Carter & Olivia Ries: We started 'One More Generation (OMG)' back in 2009, in an effort to raise awareness about the plight of endangered species. We teach kids around the world that it is our duty to care for all of God’s creations and we show them how they too can make a difference. 
Olivia: In 2013, I also started the ‘GreenWell’ division of OMG. I grow organic produce that I donate to local animal rescue centers that need healthy produce for their animal guests.
Carter: In early 2014, I started our latest division called ‘We Got You Covered’ which is designed to be a vehicle for youth around the world who want to help out in their local communities. Our first initiative was to collect blankets for the homeless.
Avalon Theisen: When I was 8, I started taking herpetology classes with Mr. George L. Heinrich of Heinrich Ecological Services. I am home-schooled, so that means my education is based out of my home, but my classes are everywhere on Earth. I founded 'Conserve It Forward' and amphibian conservation, specifically frogs, is still the main focus of what I do, but as my organization has grown, so have the topics that we spread awareness for. Recently, Conserve It Forward joined the world’s largest partnership for amphibian conservation, the Amphibian Survival Alliance. I also have a television show on the Autism Channel called “Nature Tracks With Avalon”.
Alyssa Deraco: Five years ago, when I was 10 years old, I started collecting books and pajamas to give to kids of all ages because I wanted to make a difference in their lives. In 2008 my Mom and I started a Non-profit charity called 'Alyssa’s Bedtime Stories'. We started out collecting used books and then new books and then it grew to pajamas and it just keeps growing and growing. We are dedicated to giving hope to children through a simple act of kindness and generosity. So far we have donated more than 10,000 packages of books and 5,000 packages of pyjamas.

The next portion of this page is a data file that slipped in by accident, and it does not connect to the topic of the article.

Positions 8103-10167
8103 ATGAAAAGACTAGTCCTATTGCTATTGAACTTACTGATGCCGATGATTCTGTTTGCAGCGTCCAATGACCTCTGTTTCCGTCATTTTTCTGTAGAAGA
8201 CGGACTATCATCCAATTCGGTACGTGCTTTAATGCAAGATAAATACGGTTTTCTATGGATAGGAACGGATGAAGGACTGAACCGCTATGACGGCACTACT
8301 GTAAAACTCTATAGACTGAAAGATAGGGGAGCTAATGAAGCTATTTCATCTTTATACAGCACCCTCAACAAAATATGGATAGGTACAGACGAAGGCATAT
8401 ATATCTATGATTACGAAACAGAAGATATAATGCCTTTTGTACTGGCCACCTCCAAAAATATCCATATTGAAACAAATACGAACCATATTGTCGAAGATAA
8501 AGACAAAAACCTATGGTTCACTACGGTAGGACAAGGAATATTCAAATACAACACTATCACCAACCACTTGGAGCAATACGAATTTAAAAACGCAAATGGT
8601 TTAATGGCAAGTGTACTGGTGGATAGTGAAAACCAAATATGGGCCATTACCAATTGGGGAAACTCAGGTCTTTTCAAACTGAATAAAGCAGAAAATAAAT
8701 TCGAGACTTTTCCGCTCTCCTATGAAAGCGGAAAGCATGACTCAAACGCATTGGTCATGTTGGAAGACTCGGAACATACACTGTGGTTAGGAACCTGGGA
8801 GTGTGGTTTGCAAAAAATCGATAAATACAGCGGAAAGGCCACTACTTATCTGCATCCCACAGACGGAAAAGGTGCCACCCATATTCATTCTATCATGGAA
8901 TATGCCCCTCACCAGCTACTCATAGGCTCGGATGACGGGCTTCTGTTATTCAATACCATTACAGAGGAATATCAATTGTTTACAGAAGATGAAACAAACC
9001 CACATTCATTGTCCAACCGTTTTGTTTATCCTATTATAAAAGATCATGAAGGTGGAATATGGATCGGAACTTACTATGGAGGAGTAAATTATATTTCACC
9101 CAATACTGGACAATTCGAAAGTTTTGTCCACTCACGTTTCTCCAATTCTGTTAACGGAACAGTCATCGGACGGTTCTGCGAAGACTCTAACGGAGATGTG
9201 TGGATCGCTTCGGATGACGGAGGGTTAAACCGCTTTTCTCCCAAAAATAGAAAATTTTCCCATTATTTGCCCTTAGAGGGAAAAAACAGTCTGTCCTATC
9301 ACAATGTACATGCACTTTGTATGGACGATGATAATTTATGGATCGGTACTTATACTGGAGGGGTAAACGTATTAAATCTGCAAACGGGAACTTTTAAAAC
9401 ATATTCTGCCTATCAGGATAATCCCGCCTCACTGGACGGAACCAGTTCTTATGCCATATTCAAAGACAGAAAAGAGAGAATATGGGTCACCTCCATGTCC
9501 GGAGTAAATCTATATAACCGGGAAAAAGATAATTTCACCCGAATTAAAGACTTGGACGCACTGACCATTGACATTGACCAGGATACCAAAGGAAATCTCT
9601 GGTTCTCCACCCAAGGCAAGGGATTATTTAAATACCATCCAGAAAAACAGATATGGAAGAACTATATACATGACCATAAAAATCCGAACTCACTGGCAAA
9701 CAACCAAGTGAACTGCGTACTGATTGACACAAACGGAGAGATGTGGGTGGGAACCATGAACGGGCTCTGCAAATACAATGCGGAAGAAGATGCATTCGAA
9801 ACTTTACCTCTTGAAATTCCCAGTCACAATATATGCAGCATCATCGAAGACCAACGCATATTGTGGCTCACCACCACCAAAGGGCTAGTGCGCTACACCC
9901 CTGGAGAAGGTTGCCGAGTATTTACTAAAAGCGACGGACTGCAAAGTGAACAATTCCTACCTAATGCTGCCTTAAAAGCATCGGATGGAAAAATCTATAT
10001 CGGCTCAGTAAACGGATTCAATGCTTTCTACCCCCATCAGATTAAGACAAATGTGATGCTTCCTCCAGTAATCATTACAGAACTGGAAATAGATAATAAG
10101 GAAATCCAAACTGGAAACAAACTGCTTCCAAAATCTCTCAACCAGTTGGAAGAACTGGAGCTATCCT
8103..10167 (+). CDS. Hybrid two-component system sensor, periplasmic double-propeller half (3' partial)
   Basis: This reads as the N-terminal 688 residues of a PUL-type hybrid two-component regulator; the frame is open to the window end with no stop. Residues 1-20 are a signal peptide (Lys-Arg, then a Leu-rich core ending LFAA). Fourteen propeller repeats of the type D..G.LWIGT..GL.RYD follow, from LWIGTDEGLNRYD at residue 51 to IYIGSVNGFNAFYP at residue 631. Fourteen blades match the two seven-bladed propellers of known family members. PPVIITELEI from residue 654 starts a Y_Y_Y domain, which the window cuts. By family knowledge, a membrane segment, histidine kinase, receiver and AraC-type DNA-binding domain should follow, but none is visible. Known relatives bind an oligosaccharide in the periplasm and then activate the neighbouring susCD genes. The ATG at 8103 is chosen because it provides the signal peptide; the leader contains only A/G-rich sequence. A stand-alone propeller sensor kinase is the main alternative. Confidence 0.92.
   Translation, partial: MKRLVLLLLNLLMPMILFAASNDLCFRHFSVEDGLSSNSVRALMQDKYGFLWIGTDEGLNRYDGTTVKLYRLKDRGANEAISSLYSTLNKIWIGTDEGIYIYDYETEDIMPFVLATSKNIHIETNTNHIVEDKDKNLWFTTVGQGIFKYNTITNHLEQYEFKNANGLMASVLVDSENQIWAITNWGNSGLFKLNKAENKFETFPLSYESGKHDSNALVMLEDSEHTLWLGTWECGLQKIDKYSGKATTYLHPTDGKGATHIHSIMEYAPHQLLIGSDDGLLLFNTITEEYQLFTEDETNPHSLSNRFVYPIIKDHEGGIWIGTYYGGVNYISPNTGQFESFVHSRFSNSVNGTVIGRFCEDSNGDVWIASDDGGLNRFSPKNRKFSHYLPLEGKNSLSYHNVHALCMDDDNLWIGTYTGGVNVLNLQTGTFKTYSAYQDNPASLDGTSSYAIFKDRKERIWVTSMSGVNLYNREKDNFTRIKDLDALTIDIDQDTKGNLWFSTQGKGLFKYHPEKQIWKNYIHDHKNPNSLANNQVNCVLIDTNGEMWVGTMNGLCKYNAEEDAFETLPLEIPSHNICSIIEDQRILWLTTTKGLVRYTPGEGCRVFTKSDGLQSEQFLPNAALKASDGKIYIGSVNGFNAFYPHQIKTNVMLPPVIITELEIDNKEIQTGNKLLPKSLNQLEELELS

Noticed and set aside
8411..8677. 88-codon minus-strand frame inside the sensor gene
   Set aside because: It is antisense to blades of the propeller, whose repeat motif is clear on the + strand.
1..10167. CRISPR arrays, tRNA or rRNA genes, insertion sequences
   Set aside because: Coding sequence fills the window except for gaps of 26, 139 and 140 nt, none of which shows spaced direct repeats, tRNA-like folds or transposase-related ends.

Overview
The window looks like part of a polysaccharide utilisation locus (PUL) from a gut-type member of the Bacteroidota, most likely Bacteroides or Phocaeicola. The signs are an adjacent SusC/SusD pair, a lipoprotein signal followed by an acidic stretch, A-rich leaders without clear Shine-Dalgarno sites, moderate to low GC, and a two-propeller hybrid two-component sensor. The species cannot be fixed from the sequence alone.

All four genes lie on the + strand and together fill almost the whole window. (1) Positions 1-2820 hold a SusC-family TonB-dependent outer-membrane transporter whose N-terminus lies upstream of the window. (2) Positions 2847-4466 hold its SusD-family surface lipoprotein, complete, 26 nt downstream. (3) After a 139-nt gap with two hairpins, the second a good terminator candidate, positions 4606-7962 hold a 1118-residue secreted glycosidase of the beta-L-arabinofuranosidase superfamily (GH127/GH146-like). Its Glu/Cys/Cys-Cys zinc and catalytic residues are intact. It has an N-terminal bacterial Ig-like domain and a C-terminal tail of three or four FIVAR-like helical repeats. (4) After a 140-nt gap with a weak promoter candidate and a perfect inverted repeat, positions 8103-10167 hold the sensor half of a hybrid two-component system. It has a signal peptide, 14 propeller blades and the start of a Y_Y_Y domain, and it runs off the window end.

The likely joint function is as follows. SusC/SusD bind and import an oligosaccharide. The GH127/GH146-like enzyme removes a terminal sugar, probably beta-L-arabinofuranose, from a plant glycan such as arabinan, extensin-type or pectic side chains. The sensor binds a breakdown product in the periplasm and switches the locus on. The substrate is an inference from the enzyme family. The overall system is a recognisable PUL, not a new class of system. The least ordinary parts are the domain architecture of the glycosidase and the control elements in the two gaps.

Alec Urbach: After meeting clergy-educators from Ghana at a benefit concert for international healthcare, and watching footage reporting the unacceptably dire state of healthcare and education in Ghana’s poorest villages, I wanted to use my talents to help. I would use my voice as a story-teller and filmmaker. I would create a paradigm shift in “developing nation education” through film and educational comic books. So I founded ‘Giving from the Ground Up’ (and its subsidiary, ‘Alec’s Animated Schoolhouse’) to produce elementary school science, math & hygiene curricula for animation, along with companion educational comic books on social issues like bullying, staying in school and negative peer pressure.
Magnificent Kids! features 23 Superheroes who are changing the world, and they are just like you. They have worked out what they are passionate about, what they care to change in the world, and have put into action projects that are making a difference.

It's not about being super rich or super smart, it's about being passionate and determined. In the book they answer a heap of questions about their projects, themselves and their dreams for the future. Here we give you an inspirational overview of each Magnificent Kid!
Meet the Superheroes

© 2014 Kerryn Vaughan

Nicholas Lowinger: In 2010, I started the 'Gotta Have Sole Foundation' so I could donate brand-new footwear to children living in homeless shelters. The new footwear gives these children the opportunity to attend school more regularly and to participate in sports and after-school programs alongside their peers. They are given equal opportunities and experience increased self-esteem. With the help of over 1,000 volunteers nationwide, I have provided new footwear for over 15,000 homeless children in 33 US states. Because of the success of 'Gotta Have Sole', I started two new programs. One is called 'SOLEdiers' and is for our nation’s veterans who are living on or below the poverty line. I give veterans gift cards to footwear retailers so that they can purchase the footwear they need. The other program I launched is called 'Serving Love', through which I donate sporting footwear to children from disadvantaged homes who want to play sports.